CALDWELL: Goodbyes are bittersweet 

Published 7:13 pm Friday, April 3, 2020

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As a journalist, maybe it is fitting that I start with a story.

I’ve always been a sucker for sports movies. Pretty much all of them. I’ll probably tear up watching a biopic about the world’s greatest water polo player or an underdog tale about a team of rag-tag checkers champions.

But one of my favorites is “For Love of the Game” with Kevin Costner, even though it may be his third-best baseball movie.

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Here is the Reader’s Digest version: Pitcher Billy Chapel is in the 19th year of his career, doing some serious soul-searching in the middle of throwing a perfect game on the backend of a tough season. The owners have just told him they have sold the Tigers and one of the first moves will be to trade him from the only team for which he has ever played.

After agonizing over walking away from something that has been his life for two decades, he writes on a baseball and tosses it to a manager: “Tell them I’m through. For love of the game.”

Melodramatic? Sure. But the idea of knowing when to say goodbye to something you love — before it becomes something you don’t — always resonated with me.

There are no new owners. I’m not getting traded. The only curveball in my story may be the coronavirus and its devastating impact on the job market and our economy.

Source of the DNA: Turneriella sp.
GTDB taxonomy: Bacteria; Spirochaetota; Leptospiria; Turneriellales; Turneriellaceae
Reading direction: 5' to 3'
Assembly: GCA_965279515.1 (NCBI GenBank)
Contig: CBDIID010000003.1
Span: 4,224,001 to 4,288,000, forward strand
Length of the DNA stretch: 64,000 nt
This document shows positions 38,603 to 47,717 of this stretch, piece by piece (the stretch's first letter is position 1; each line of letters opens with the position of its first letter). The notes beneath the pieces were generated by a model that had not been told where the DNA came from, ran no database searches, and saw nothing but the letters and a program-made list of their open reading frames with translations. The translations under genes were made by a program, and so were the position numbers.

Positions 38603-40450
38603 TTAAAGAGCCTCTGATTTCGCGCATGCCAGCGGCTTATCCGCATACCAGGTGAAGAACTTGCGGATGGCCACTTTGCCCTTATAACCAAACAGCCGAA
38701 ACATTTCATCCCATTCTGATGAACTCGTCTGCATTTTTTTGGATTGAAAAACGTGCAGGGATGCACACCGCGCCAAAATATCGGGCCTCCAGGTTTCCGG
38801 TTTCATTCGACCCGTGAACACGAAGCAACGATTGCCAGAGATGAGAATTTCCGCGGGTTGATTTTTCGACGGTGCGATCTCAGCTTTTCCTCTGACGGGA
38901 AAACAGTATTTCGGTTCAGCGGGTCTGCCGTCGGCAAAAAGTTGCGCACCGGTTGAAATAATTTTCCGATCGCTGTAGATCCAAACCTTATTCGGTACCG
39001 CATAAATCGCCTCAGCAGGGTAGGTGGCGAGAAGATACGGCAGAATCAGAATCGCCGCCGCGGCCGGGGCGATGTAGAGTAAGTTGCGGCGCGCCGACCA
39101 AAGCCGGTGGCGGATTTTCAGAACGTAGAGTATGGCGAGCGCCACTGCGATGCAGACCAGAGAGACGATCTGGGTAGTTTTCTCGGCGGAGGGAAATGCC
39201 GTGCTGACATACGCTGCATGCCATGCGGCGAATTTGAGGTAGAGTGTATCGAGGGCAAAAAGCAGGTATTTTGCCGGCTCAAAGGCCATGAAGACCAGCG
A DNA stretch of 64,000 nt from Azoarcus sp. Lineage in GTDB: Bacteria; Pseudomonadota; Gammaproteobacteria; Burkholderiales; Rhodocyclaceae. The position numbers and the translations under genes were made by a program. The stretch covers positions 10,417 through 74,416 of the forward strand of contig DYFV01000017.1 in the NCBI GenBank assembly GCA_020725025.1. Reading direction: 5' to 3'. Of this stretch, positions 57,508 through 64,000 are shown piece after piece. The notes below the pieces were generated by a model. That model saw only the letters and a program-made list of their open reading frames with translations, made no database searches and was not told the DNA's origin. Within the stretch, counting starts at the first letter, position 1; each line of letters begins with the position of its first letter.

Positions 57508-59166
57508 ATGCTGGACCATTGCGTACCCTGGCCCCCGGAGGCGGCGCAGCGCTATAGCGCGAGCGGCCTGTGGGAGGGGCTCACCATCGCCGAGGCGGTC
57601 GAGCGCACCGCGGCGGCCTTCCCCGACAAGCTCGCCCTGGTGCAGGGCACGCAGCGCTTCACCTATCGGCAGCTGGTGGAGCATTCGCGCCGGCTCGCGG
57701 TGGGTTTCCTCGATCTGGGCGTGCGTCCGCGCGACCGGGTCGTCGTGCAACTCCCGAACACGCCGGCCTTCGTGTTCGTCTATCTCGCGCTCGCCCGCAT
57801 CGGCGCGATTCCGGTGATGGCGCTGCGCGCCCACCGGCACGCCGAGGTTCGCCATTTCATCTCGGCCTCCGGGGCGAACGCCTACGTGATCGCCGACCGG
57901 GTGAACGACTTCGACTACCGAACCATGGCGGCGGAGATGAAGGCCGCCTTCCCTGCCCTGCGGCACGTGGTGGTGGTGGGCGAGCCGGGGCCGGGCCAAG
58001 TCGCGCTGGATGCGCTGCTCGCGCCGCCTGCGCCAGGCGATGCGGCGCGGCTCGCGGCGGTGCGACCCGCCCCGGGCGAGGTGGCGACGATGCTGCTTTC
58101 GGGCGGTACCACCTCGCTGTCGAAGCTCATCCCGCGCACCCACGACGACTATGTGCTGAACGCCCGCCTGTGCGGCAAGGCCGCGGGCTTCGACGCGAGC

Nevertheless, I believe it is time for me to walk away.

It pains me — and makes me feel a little selfish — to leave a job when so many others have lost their employment or are unable to work, but this transition process began well before the global pandemic and it was impossible to reverse course.

In life, just like in baseball, timing is everything. We control it as best we can and then have faith that everything will work out.

I’ve put my heart and soul into creating great community newspapers for more than 18 years. It has been immeasurably rewarding on so many levels.

I am forever grateful for the opportunities I’ve been given and proud of the achievements our teams have made over the past two decades. Professional awards and achievements have been great but, by far the most rewarding part has been the relationships I’ve built with coworkers and readers, as well as the positive impact the newspapers have made in our communities.

But the late nights, long hours and 24/7 demands have also come at significant cost to my family and my health. I have made many sacrifices over the years, and cannot lose any more precious and irretrievable time with my daughters.

I have no idea yet what the next chapter holds, but it is time to start one. This move was started well before the coronavirus disrupted our lives, and it is too late to turn back now.

The newspaper will be in good hands. I will be working with my successor, as soon as that person is named, to ensure a smooth transition.

My passion for journalism and storytelling hasn’t faded. I truly believe community newspapers remain critically important to our future — perhaps more so than ever.

But my heart also tells me it is time to go. For love of the game.

Michael Caldwell plans to continue to live in central Kentucky with his family. He can be reached by email at his work address for a few more weeks as well as his personal email at